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maddezmom Donating Member (1000+ posts) Send PM | Profile | Ignore Tue Jun-05-07 04:30 AM
Original message
White House disagrees with Guantanamo trial ruling
Edited on Tue Jun-05-07 04:35 AM by maddezmom
Source: Reuters

PRAGUE, June 5 (Reuters) - The White House on Tuesday said it disagreed with rulings by U.S. military judges to drop all war crimes charges against two Guantanamo prisoners facing trial, and that the Defense Department was considering whether to appeal.

"We don't agree with the ruling on the military commissions," White House spokesman Tony Fratto told reporters in Prague where President George W. Bush is meeting with leaders of the Czech Republic.

The judges on Monday said they lacked jurisdiction under the strict definition of those eligible for trial by military tribunal under a law enacted last year.

The Defense Department "will make a determination as to whether it's appropriate to file an appeal or not," Fratto said. "It does show that the system is taking great care to be within the letter of the law."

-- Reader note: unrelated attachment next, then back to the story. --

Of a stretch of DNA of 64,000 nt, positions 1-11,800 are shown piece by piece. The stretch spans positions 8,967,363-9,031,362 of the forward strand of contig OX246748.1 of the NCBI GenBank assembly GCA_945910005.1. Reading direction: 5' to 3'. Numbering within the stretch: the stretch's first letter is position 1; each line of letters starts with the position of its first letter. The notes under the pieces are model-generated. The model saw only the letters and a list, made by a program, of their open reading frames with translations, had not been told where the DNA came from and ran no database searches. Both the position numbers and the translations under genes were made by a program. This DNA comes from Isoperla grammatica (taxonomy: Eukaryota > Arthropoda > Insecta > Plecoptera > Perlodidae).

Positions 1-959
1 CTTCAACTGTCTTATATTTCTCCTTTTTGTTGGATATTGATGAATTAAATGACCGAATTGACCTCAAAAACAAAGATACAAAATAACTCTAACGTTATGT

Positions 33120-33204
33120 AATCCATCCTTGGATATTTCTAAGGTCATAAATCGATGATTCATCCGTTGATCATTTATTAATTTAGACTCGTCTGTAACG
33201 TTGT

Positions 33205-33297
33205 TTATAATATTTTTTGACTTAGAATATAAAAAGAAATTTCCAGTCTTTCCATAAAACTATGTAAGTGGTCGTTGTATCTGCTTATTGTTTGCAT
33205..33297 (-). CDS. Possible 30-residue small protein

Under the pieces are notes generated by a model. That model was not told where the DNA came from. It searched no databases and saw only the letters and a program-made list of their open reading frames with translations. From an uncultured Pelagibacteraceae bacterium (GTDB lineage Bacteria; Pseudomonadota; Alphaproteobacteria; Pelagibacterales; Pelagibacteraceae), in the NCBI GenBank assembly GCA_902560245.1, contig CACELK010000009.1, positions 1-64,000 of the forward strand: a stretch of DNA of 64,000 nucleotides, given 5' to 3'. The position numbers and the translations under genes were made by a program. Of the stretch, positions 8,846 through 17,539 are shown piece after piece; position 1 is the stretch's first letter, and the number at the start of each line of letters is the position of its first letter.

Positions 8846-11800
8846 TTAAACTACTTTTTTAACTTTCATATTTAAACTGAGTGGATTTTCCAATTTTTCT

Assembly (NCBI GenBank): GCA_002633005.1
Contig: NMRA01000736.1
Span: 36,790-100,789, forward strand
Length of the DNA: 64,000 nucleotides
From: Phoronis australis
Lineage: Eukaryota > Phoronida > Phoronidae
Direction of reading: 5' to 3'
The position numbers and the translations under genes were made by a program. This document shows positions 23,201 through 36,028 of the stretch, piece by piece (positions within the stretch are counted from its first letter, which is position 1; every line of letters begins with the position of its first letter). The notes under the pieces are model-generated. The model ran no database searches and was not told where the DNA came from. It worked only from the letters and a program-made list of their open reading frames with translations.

Read more:

US: Rulings Show Guantanamo Experiment Failed
05 Jun 2007 05:57:12 GMT

Guantanamo Bay, June 4, 2007) - The dismissal by military judges of two cases before military commissions should persuade the Bush administration to end its failed judicial experiment at Guantanamo Bay, Human Rights Watch said today. On June 4, 2007 the judges dismissed charges against Omar Khadr, who was only 15 when he was apprehended in Afghanistan, and Salim Ahmed Hamdan, who was allegedly Osama bin Laden's driver, saying the government had failed to establish jurisdiction over the cases. The military commissions, established by Congress last year, are empowered to try "unlawful enemy combatants," but Khadr and Hamdan ? and almost 400 other detainees at Guantanamo ? have been classified only as "enemy combatants."

"If the Bush administration had any sense, this ruling would signal the death of the military commissions," said Jennifer Daskal, US advocacy director at Human Rights Watch. "Today's decisions show that Washington's effort to create a parallel justice system in Guantanamo has failed."


Guantanamo war crimes trials screech to halt

GUANTANAMO BAY U.S. NAVAL BASE, Cuba, June 4 (Reuters) - U.S. military judges dropped all war crimes charges on Monday against the only two Guantanamo captives facing trial, rulings that could preclude trying any of the 380 prisoners held at the U.S. base in Cuba any time soon.